|The Prince of Midnight
Author: Ardith Block PM
Christopher Carrion finally has Candy Quackenbush with him in the Dead Man's House. He's intrigued by her, maybe loves her, needs to kill her. Follow Carrion's side of Days of Magic, Nights of War from Marapozsa Street to the Hereafter and beyond Barker.Rated: Fiction K+ - English - Fantasy - Chapters: 2 - Words: 1,559 - Reviews: 5 - Favs: 3 - Follows: 6 - Updated: 01-13-11 - Published: 12-11-10 - id: 6548282
|A+ A- Full 3/4 1/2 Expand Tighten|
A/N: Thanks for all of the encouragement on the first chapter! Hope you didn't mind the long wait for the second too much (the result of a bit too much travel this past month). I promise the third installment is well on it's way. Keep the comments coming. Constructive criticism is welcome.
~ Chapter II ~
It was a disconcerting feeling for Carrion to be surrounded by himself on Marapozsa Street. Only part of his consciousness was there – leaving the rest behind to dissociate from the vessels and their dream-chapeaux – but even with the slight separation, seeing that one human girl from the Hereafter from every possible angle was too crowded a perspective to fully acclimate to, even for the Prince of Midnight. He tried to focus himself into one being, a leader who, through his single-minded concentration, could make Carrion's vision less prismatic.
Once he was thoroughly embedded in a man crowned with a miniature Ferris wheel, the Dreaming Street was not an uncomfortable place to be. The box was a place of Carrion's invention refined based on the zoetropes which had been imported centuries before from the Hereafter. The Abarat had already improved upon the design with enchantments by the time the device had come to Carrion's attention. For a few decades, a travel sized version had been sold to visitors of Babylonium so that the tourists could re-envision the endless amusements of those streets and tents no matter the hour.
Only within the past half century had Carrion adapted the hybrid technology for the purpose of interrogation. Initially, his models had been as harmless as the keepsakes of the carnival island, but even in those early stages, his intentions were never as frivolous as were those of the Babylonian innovators, motivated solely by entertainment and profit. Now, solidified into the rough, orange-tinged flesh of the man on Marapozsa Street, Carrion thought of his glass collar in the physical world, flooded with nightmares, and of how difficult a process dream extraction could be.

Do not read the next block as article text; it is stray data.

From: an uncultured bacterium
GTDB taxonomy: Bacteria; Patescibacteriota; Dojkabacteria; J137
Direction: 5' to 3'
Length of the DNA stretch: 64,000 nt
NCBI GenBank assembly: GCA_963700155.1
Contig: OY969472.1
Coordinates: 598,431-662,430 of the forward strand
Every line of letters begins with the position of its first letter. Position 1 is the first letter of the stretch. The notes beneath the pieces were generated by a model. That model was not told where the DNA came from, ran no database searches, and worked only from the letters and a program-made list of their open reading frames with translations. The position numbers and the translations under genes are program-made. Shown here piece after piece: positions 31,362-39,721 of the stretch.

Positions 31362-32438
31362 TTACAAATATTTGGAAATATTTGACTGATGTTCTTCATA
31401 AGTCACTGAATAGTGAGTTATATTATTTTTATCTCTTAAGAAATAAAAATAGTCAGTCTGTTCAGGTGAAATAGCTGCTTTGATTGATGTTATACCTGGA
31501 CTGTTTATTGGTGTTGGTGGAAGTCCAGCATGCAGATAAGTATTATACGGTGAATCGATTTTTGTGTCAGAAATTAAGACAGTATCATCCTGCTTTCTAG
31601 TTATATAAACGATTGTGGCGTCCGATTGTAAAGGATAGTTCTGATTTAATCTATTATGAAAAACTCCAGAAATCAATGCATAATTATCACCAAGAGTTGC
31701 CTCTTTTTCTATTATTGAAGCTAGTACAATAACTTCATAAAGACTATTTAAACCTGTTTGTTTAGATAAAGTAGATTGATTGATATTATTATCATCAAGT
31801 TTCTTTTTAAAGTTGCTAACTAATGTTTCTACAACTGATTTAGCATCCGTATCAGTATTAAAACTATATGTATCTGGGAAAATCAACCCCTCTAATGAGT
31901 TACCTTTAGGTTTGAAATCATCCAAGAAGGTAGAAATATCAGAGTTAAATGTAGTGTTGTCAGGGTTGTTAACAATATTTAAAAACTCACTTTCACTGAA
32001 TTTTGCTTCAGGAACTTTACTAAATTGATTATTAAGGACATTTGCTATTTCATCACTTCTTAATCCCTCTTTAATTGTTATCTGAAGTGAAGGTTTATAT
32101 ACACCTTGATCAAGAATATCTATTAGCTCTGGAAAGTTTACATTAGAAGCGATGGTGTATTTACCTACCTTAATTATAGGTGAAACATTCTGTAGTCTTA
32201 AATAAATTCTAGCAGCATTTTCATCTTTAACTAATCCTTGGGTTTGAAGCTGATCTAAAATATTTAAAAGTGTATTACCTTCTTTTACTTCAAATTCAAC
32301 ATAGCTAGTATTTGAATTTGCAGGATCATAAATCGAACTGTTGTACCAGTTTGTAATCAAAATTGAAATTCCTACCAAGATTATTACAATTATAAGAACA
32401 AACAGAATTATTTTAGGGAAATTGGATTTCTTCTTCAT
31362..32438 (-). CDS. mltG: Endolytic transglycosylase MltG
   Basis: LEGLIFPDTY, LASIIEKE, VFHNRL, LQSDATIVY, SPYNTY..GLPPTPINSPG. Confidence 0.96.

"Where are your dreams?" Carrion asked through his chosen projection.
He could see the girl look from the jubilant hat back down to his eyes. She blinked once, more out of shock than out of consideration. "What…" she returned, her voice trembling.
"Come on, girl. Everyone wears their dreams. Where are yours?"
She shook her head back and forth. "I don't have any."
"Aw," said Carrion, practically cooing. "But your dreams look so lovely. I can tell. Show them to us?"
The girl whipped her head around looking, Carrion supposed, for a door. She would not find one, the foolish girl. "How do I get out of here?" she asked.
"Out?" Carrion asked. Before she knew it she would not know that she had come in. "What do you mean?"
"How do I get out of this place? Out."
"There…" he began as if musing "is no out."
She turned on her heels and began running back through the alley. Too late if she saw the alley, defined down to every last crack in the paving, she would only make a maze of it with her mind. "Show us your dreams, and it will be better …"
Carrion let himself flow into several eyes, and the eyes followed her, several mouths, and the mouths called to her, "Show us your dreams." She turned from one face to another, looking for an answer "Out? Out?" but, without knowing, saw only Carrion.
Poor Candy, Carrion thought as the girl stopped to turn away from the multiplicity of him and stare into vacant space. She was conjuring herself out of her body, and in moments her life would turn into a dead image, an image for his viewing. "Show us your dreams, girl," he said, seeing without seeing the last doubt coaxed out of her eyes. And those eyes – they were almost enough to make him feel real pity for her – the one melting to water as the other settled like fertile silt on a bank.
Candy's arms slowly pumped back and forth.
He felt a surge of agitated power from his corporeal body. "No."
She swung her arms faster, readying herself for the jump.
"No!" Letting go of his dream – foolish, foolish dream! – Carrion saw what she saw, the passing of a motor to a steady whoosh, whoosh, whoosh… "You'll die, girl. Just show us your dreams." He could see it in her swinging arms, picking up speed, her tensed legs. He would not be able to stop her. "You'll be cut to bits," he warned as he began to suspect she would not be, clenching fists in many bodies as he began to worry she would be.
"Your dreams—" he started before her feet left the ground, and then all he could say was, "Die!"